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How to Pop Pass in Rugby

Though it’s not as extravagant as the spin pass, rugby’s pop pass is one of the most useful set-up tools in the game. Rather than trying to send the ball quickly and accurately to a teammate’s spot on the field, the pop pass actually attempts to leave the ball where a teammate is about to be standing (or running, usually). This guide looks at two different pop pass techniques, and identifies a few scenarios in which the pop pass works best.

The Pop Pass Explained

The pop pass is a short (one-to-two meter) quick pass that almost hangs in the air, rather than traveling several meters laterally like other passes. The goal of the pop pass is to release it with a bit of vertical momentum so that the ball travels slightly upward. The two keys of a good pop pass are the timing and the degree of vertical momentum:

  • The timing of the pass should allow the player who’s receiving the pass to catch it in stride, without having to slow down or speed up too much.
  • The degree of vertical momentum (or loft) depends on how far away the intended recipient is from the ball. The farther the recipient, the more loft there should be on the pass. More loft means the ball will hang in the air longer, giving the recipient time to get to the ball.

Making a Pop Pass

A pop pass can start out looking just like a normal or spin pass: Ball held mostly vertical, at the hip opposite to the direction of the pass. However, a pop pass can also be made quickly from where the ball is held prior to a pass — mid-section high, with the hands around the lower half of the ball. Making a pop pass from this stance (rather than showing that you’re setting up for a pass) adds an element of surprise, and can cause the approaching opponent to hesitate.

Either technique can be used to make a pop pass. However, it’s easier to get more accurate vertical movement with the finger pop, while the wrist flick is slightly more useful in making long-distance pop passes.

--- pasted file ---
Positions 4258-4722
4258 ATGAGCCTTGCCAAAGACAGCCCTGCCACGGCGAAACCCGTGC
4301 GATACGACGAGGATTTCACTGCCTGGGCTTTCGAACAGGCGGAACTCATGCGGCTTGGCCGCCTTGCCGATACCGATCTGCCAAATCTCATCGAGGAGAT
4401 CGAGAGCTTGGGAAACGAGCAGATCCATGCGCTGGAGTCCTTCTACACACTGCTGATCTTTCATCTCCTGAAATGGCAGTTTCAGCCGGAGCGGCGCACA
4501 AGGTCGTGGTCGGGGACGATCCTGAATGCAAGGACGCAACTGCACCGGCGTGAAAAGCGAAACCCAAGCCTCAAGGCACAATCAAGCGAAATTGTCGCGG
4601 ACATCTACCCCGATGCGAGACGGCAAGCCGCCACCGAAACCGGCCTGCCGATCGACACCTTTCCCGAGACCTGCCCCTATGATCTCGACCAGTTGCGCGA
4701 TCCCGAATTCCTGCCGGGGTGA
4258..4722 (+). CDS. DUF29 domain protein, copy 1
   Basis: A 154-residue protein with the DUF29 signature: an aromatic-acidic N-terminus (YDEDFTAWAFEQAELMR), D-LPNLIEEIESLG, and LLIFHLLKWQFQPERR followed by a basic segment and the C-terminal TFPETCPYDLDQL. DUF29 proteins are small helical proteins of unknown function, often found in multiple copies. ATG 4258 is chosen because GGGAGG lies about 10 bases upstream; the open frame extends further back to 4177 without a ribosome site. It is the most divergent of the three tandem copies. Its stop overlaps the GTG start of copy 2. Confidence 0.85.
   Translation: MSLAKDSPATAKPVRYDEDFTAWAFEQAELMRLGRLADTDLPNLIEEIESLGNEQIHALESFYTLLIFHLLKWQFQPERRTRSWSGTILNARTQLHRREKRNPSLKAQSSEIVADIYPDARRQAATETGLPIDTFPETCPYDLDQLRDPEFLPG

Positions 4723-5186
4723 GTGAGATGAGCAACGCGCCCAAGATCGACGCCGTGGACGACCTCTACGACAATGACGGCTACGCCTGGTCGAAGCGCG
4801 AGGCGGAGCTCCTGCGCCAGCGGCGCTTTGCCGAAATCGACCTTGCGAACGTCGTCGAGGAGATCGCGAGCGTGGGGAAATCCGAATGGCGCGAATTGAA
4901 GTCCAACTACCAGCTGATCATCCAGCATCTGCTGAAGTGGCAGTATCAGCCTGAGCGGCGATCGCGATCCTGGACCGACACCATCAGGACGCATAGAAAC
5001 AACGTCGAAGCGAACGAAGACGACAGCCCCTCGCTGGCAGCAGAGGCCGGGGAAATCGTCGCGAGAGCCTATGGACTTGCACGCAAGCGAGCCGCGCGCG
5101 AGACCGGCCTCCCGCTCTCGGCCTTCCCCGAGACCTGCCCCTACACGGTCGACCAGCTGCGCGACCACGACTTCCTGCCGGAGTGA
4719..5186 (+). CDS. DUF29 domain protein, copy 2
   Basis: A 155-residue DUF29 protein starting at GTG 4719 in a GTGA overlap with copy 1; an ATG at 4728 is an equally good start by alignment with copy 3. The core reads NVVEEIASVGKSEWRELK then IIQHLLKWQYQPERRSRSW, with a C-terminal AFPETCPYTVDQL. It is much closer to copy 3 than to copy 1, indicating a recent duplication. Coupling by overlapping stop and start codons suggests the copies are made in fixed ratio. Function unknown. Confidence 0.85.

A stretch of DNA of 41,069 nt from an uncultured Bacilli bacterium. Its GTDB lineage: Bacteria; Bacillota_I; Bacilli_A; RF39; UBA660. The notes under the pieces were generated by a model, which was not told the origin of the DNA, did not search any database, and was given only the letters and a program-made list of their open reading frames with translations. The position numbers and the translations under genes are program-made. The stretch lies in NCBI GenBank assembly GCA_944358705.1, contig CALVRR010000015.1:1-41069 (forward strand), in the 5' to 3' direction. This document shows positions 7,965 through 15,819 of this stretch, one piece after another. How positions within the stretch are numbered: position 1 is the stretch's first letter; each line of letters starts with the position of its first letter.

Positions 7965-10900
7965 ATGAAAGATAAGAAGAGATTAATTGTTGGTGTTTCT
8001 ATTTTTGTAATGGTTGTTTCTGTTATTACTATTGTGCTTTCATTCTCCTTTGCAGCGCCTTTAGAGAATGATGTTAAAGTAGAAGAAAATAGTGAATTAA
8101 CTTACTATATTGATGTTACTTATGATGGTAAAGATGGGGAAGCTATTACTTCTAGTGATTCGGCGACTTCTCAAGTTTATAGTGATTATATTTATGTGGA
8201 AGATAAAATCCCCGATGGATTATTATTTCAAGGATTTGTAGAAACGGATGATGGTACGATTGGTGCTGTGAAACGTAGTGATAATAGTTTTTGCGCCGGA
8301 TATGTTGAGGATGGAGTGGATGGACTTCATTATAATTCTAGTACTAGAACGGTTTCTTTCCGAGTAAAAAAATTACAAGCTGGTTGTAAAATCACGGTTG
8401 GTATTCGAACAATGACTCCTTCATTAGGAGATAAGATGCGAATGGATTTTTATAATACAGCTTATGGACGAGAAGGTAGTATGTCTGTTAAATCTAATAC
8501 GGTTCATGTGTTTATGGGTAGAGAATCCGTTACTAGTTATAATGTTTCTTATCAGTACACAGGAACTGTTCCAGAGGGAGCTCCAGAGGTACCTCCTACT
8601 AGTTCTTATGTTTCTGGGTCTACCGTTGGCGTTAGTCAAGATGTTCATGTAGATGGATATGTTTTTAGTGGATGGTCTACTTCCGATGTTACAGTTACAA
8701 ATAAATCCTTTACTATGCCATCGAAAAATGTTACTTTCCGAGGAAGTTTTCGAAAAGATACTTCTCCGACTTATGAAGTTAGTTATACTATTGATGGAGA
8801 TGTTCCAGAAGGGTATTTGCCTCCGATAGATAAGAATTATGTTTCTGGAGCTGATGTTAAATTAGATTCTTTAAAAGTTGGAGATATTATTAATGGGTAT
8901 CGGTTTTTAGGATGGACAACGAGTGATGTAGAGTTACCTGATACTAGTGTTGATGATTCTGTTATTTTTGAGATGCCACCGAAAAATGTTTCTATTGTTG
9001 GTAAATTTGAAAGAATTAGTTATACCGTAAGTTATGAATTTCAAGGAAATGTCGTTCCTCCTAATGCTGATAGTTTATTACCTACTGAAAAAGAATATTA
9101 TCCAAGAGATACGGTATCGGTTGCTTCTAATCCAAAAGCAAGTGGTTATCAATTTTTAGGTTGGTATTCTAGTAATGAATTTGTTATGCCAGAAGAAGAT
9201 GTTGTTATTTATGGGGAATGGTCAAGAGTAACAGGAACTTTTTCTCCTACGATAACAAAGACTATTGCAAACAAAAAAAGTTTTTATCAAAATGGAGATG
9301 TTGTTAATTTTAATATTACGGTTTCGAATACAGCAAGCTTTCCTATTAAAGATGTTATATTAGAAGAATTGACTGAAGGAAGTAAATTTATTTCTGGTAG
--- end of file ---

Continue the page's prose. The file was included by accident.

There are two main techniques for making a pop pass:

  1. The wrist flick: With the hands around the lower half of the ball, both wrists flick simultaneously upwards. This wrist flick is a step in making a normal pass; in this instance, the pop pass simply removes the arm swing from the procedure.
  2. The finger pop: The hands rotate down so that the fingers point down and wrap around the majority of the ball’s lower point. Quickly flick the fingers of both hands upward to make a pop pass.

Pop Pass Situations

Technically, a pop pass can be used any time the situation calls for a short-distance pass, though after more than a couple of meters it becomes a normal rugby pass. However, there are certain instances in which a pop pass fits perfectly:

Pop Pass from a Tackle

Depending on the severity of the tackle, it may not be possible to offload the ball at all. However, in some circumstances you can pass the ball while being taken down — and chances are good a teammate will be running towards you while this happens. If the teammate is close enough, a pop pass will get him the ball in stride and allow your team to continue attacking.

Pop Pass in a Switch

The switch is a simple misdirection maneuver using two players, designed to quickly switch (hence the name) the direction that the ball is traveling. Player A and Player B are running forward several meters apart, and Player A has the ball. Player A quickly curves in towards Player B, and Player B does the same; if done properly, they will both come in the same distance. Player B ends up just behind Player A, and at that exact moment Player A makes a pop pass, leaving the ball for Player B. The hope is that opposing players will bite on the direction that Player A is traveling, which allows Player B to continue advancing in the opposite direction.

Pop Pass in a Loop

A loop maneuver requires at least two players — Player A and Player B — and at least two passes. To start, Player A makes a normal pass to Player B while both are running ahead. Just after he passes it, Player A turns towards Player B and runs in a direction that will take him immediately behind Player B. As soon as he passes Player B, Player A turns back up field and receives a pass from Player B. This second pass is a prime opportunity for a pop pass; if timed properly, Player B should hold the ball only long enough to catch it and initiate the pop pass, leaving it in perfect position for Player A to curl around and snatch it out of the air.

A Simple Pass with Many Uses

By nature, the pop pass isn’t very fancy — certainly not as visually entertaining as the spin pass. While other passes make the ball travel to a teammate, the pop pass tries to leave the ball in the right spot for a teammate to come get it. And when used in the right scenarios, one simple pop pass can easily set up a try-scoring run.

It's important that rugby players learn how to make different types of passes. This guide focuses on the pop pass, and it explains when the pass should be used.
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